• Traditional regulation of constraining market power is outgrowth of high entry barriers to deploying and operating a network.

    Traditional model = define the technology and then define the regulations that apply to that technology. Going back even farther than telco regulation to common carriage roots: posts, railroads, telegraph, landline voice telephony, broadcast radio and television, wireless telephony, cable TV

    Generally true worldwide, but not necessarily true in every country, particularly where all communications services nationalized. Even in those countries though, different modes of communications separated.

  • Contrast: for decades, there was largely no distinction between the owner/operator of a network and the provider of services on that network. Today, largely because of the development of IP and proliferation of broadband networks, that tight association of networks and services is disintegrating. The network provider is no longer the only provider of services on its network. It is one of a multitude.

    Fundamental separation of network and application layers

    New application layer does not have high entry barriers—and thus potential for market concentration—of legacy telco operations. Thus, no rationale for applying the historic rationale for regulating telcos to regulating OTT services. No need to follow tradition model of regulating to control market power, which also means no need to impose to impose public service regulations as part and parcel of that regulation.
  • Strong bias in favor of market forces as regulator and ex post enforcement rather than ex ante regulation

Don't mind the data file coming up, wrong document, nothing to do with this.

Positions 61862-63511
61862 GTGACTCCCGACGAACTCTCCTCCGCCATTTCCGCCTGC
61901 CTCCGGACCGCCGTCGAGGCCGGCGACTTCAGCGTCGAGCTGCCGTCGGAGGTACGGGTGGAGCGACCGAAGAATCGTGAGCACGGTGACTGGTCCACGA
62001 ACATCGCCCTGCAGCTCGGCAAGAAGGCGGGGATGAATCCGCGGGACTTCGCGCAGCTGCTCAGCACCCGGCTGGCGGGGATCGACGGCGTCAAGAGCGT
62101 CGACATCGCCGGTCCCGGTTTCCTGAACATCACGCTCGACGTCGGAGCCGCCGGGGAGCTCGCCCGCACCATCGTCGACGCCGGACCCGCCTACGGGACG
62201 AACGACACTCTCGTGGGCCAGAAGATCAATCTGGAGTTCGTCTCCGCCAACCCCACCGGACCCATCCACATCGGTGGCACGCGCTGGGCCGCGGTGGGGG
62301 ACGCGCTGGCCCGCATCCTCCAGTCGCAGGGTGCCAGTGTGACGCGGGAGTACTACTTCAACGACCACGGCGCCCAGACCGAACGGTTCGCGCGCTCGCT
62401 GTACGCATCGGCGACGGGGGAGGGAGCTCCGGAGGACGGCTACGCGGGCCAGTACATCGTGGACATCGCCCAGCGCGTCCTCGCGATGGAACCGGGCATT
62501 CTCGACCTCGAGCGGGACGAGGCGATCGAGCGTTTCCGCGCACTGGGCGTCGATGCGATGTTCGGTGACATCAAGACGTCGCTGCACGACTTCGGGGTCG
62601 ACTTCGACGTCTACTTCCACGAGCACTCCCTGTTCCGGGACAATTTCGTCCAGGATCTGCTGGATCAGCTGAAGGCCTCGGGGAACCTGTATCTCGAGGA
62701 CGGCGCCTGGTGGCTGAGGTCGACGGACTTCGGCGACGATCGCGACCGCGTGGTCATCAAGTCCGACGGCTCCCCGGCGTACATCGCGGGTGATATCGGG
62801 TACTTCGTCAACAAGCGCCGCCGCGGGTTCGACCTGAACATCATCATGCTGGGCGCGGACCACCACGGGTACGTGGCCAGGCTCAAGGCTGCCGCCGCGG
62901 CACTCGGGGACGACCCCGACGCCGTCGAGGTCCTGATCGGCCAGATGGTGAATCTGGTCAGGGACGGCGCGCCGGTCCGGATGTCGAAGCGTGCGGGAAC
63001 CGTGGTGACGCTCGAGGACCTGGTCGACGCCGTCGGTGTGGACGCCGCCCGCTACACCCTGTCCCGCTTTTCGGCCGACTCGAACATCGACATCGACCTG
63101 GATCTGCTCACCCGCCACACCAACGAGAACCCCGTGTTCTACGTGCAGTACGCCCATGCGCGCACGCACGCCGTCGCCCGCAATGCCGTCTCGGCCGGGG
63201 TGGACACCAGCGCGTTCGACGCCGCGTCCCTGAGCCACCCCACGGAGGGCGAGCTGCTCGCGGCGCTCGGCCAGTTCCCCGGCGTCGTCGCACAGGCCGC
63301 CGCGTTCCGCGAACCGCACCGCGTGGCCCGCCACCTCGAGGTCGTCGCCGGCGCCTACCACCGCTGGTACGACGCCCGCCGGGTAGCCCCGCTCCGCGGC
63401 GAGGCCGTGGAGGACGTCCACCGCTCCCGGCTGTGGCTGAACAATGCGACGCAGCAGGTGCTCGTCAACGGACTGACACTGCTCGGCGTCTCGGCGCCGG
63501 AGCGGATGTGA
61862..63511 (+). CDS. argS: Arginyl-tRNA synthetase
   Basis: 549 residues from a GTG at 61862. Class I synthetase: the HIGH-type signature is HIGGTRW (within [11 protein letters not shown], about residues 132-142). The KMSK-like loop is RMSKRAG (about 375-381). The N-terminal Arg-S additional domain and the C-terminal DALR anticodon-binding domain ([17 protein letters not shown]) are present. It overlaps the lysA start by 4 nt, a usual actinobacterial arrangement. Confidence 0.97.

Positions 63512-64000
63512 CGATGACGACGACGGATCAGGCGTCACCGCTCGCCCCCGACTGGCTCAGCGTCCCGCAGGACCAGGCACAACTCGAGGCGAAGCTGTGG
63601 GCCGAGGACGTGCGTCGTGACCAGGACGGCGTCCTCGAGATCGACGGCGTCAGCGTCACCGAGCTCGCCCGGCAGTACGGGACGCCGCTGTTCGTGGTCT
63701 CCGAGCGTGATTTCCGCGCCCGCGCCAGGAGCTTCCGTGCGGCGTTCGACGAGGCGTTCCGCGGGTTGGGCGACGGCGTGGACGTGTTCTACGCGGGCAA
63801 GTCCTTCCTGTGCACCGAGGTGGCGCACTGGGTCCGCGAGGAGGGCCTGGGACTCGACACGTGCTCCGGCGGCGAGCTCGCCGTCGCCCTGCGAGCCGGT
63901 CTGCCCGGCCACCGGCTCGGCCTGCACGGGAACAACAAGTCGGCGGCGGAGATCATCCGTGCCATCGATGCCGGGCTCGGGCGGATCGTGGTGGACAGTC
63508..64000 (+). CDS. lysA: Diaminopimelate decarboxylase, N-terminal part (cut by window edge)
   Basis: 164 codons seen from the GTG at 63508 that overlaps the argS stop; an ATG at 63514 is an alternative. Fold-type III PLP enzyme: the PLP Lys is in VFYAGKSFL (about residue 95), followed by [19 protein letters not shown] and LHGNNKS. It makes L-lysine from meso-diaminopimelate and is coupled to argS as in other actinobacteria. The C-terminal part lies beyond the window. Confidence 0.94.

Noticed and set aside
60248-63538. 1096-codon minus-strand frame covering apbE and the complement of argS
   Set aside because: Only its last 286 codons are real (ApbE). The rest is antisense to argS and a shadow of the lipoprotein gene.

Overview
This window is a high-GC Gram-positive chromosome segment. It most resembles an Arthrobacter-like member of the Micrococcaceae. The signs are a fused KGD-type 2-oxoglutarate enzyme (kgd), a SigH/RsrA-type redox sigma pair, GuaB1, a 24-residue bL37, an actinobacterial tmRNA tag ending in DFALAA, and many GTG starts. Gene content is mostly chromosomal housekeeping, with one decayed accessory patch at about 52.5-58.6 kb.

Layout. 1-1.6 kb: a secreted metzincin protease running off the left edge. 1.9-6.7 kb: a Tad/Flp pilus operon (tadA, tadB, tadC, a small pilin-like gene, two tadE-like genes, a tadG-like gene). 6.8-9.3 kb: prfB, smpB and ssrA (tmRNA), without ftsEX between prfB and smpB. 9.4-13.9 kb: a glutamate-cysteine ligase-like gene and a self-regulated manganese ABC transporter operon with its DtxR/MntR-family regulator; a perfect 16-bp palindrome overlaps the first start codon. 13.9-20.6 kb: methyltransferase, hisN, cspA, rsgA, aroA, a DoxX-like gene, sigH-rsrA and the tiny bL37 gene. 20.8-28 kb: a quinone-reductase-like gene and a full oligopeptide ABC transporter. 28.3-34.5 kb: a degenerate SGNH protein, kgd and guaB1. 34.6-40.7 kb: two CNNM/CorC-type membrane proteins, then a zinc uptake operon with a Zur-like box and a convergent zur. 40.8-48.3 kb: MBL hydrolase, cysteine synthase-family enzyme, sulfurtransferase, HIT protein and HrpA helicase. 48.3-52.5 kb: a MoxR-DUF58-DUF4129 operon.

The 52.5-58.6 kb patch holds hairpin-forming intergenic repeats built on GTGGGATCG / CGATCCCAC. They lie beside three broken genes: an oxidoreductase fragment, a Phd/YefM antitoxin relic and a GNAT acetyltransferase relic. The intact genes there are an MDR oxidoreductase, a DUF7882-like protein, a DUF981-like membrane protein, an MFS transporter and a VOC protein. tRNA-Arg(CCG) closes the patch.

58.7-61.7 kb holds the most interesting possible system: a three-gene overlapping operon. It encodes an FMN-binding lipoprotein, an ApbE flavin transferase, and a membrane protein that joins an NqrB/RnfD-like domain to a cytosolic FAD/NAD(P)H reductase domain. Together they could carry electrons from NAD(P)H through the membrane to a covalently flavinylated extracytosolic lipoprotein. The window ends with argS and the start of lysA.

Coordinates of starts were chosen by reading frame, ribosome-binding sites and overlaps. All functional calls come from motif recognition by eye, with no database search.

Starting with blank slate, need to enumerate all the societal objectives, then determine which services need to be regulated (as a result of market failure) to achieve each objective (needs to be granular—failure of EU Directive), and how regulation should apply to each of those services in order to achieve each objective

    Harder exercise than traditional model (define technology, then regulate) but more intellectually and economically sound

    Applies to all services. Access/connectivity, traditional/legacy, OTT. Because of market bottlenecks, access services still subject to level of ex ante competition regulation, but other services largely free of competition regulation and subject to only minimal other regulatory burdens

    Regulation never proceeds at same velocity as technological innovation. Transposing legacy regulations to new services merely perpetuates that lag.

    Level playing field is not a valid first principle for regulation. Fit for purpose and necessary to achieve societal objective = only valid first principles. Level playing field, as we all as deregulation could be results of the regulatory exercise but should not drive the exercise.

    OTT services should not be subject to legacy telco regulation merely because they bear some resemblance to legacy services. Also should not regulate OTT services merely because they are provided over a telco broadband network.

    Some examples of potentially appropriate ex ante sector specific regulation:

    --public safety and welfare: communication with emergency services
    --management of the numbering system (access to numbers; portability)
    --competition and universal availability—application layer only as a result of market bottlenecks
    --open internet—application layer only as a result of market bottlenecks

    Need a mindset that recognizes value across the entire digital communications landscape. Not an “us vs. them” or “legacy vs. OTT services” mindset.
  • 6
  • ×